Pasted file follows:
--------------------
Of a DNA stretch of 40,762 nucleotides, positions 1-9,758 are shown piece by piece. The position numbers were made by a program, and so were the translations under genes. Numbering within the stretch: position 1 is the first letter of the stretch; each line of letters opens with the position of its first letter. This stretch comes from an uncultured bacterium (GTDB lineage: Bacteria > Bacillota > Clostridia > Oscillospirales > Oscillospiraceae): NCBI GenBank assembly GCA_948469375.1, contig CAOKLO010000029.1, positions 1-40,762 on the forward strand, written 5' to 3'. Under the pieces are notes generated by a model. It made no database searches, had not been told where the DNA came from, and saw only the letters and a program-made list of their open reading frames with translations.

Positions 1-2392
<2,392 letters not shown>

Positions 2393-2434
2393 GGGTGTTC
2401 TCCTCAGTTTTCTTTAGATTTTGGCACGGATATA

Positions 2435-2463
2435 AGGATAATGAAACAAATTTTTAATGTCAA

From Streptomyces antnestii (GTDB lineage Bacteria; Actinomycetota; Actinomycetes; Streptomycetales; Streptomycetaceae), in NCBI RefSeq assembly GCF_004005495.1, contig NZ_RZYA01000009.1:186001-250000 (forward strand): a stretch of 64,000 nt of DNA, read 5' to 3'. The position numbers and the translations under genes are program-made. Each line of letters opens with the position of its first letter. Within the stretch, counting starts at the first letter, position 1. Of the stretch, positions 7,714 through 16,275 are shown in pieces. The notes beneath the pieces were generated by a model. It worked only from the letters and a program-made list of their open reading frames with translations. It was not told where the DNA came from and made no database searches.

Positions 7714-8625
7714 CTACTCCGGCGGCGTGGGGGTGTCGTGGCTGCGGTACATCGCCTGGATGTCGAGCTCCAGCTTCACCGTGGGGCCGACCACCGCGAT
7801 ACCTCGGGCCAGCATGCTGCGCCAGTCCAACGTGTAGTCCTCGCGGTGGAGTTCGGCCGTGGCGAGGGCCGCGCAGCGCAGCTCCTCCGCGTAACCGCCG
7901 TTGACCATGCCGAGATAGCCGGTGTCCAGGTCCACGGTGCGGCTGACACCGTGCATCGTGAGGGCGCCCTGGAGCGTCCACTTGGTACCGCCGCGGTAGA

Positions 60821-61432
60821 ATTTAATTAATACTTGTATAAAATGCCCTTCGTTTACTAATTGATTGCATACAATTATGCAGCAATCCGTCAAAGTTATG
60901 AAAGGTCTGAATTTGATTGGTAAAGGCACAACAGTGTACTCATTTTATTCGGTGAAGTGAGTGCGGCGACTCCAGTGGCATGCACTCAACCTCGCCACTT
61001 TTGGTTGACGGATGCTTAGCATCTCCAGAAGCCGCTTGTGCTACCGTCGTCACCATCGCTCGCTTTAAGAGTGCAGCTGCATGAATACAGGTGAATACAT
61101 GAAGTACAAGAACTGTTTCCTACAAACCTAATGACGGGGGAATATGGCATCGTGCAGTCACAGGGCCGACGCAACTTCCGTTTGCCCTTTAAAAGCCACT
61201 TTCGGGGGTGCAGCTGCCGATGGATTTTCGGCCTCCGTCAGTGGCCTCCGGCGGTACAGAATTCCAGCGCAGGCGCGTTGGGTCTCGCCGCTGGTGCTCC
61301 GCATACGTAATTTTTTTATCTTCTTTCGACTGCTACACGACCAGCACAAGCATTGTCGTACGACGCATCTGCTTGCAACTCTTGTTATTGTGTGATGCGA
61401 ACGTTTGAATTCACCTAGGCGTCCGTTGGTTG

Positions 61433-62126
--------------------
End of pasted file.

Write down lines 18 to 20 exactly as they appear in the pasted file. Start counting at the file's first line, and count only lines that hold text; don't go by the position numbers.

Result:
61101 GAAGTACAAGAACTGTTTCCTACAAACCTAATGACGGGGGAATATGGCATCGTGCAGTCACAGGGCCGACGCAACTTCCGTTTGCCCTTTAAAAGCCACT
61201 TTCGGGGGTGCAGCTGCCGATGGATTTTCGGCCTCCGTCAGTGGCCTCCGGCGGTACAGAATTCCAGCGCAGGCGCGTTGGGTCTCGCCGCTGGTGCTCC
61301 GCATACGTAATTTTTTTATCTTCTTTCGACTGCTACACGACCAGCACAAGCATTGTCGTACGACGCATCTGCTTGCAACTCTTGTTATTGTGTGATGCGA